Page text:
We believe that this dearth of studies uncovers two distinct issues. First, while emerging countries such as China or India have recently become relatively common empirical settings in management studies, Africa may simply not always be on the radar as a place to conduct research. Second, conducting research in Africa creates specific challenges, which stem directly from the social, environmental and governance problems mentioned above, coupled with complexities related to linguistic, security, cultural and/or political issues. This particularly affects the possibility to collect empirical data in the absence of large-scale databases. While scholars start to better recognize the implications of conducting research in nontraditional contexts (Kriauciunas et al., 2011), the challenges associated with data collection in contexts characterized by high levels of poverty, conflict and poor governance may seem daunting to many researchers.
With a goal of putting Africa on the scholarly map, this special issue aims to publish papers on business, society and environment in the African context. We welcome innovative papers, both conceptual and empirical, both qualitative and quantitative, with a focus on or data from the African continent. The possible topic list covers the whole range of environmental, social and governance issues mentioned above. The special issue is open to papers from different theoretical backgrounds and academic disciplines as long as it relates to the business and society domain in line with the overall focus of the journal.
All paper submissions should conform to Business & Society’s standard guidelines for authors, details of which can be found at the B&S website: http://bas.sagepub.com
Questions about the special issue can be directed at the guest editors via e-mail:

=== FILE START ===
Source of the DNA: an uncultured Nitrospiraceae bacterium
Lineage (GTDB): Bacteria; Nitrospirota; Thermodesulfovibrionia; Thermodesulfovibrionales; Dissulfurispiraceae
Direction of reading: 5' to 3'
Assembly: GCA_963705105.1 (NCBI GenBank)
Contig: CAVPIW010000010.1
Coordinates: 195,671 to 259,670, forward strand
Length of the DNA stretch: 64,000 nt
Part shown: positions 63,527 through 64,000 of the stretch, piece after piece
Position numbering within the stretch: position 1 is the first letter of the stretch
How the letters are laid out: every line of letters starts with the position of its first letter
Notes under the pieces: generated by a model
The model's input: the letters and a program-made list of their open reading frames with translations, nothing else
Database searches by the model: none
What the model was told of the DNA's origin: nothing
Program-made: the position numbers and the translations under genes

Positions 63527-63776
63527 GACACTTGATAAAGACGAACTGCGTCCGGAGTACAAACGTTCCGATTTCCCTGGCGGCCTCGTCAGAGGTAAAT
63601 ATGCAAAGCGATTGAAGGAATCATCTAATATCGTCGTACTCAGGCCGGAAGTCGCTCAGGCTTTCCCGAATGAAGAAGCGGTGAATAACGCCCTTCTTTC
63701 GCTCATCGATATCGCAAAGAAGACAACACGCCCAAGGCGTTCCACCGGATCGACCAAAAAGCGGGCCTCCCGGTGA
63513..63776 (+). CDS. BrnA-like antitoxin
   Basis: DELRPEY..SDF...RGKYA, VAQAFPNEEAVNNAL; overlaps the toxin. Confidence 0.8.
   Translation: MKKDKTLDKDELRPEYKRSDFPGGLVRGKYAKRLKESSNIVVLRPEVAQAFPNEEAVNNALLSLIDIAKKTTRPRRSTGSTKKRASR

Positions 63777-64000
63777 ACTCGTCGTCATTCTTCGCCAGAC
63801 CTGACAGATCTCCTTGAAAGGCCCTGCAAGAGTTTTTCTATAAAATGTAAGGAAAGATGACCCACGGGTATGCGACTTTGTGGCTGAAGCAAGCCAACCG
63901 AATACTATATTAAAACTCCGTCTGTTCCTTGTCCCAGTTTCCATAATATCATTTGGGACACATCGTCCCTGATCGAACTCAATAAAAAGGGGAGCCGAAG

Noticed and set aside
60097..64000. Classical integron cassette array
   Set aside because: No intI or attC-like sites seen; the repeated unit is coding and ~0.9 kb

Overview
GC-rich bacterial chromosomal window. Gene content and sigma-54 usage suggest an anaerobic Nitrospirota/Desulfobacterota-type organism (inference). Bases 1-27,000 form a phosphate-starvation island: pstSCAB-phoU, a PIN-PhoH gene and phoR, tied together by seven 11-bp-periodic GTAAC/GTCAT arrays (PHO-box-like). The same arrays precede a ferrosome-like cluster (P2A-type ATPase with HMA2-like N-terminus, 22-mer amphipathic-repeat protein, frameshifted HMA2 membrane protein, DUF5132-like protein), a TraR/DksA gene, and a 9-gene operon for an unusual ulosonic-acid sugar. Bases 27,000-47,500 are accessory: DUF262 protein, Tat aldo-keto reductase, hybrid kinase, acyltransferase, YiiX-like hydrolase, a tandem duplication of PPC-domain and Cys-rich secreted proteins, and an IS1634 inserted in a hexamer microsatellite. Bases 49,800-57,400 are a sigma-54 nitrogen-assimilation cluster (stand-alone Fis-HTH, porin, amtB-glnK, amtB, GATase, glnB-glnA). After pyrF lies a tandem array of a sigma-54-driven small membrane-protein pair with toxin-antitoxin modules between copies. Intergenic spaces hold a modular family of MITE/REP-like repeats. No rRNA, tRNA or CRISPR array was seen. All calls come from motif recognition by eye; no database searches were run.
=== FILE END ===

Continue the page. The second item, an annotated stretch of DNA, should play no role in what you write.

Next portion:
Deadline: Manuscripts must be received by 1 December 2013, and should be sent to email@example.com.
Egri, C. P., & Ralston, D. A. (2008). Corporate responsibility: A review of international management research from 1998 to 2007. Journal of International Management, 14, 319-339.
Kolk, A., & Lenfant, F. (2010). MNC reporting on CSR and conflict in Central Africa. Journal of Business Ethics, 93, 241-255.
Kolk, A., Rivera-Santos, M., & C. Rufín (Forthcoming). Reviewing a decade of research on the “Base/Bottom of the Pyramid” concept. Business & Society.
Kolk, A., & Van Tulder, R. (2010). International business, corporate social responsibility and sustainable development. International Business Review, 19(2), 119-125.
Kriauciunas, A., Parmigiani, A., & Rivera-Santos, M. (2011). Leaving our comfort zone: Integrating established practices with unique adaptations to conduct survey-based strategy research in non-traditional contexts. Strategic Management Journal, 32, 994-1010.
Visser, W. (2006). Research on corporate citizenship in Africa: A ten-year review (1995-2005). In W. Visser, M. McIntosh and C. Middleton (Eds.), Corporate citizenship in Africa: Lessons from the past; paths to the future. Sheffield: Greenleaf Publishing.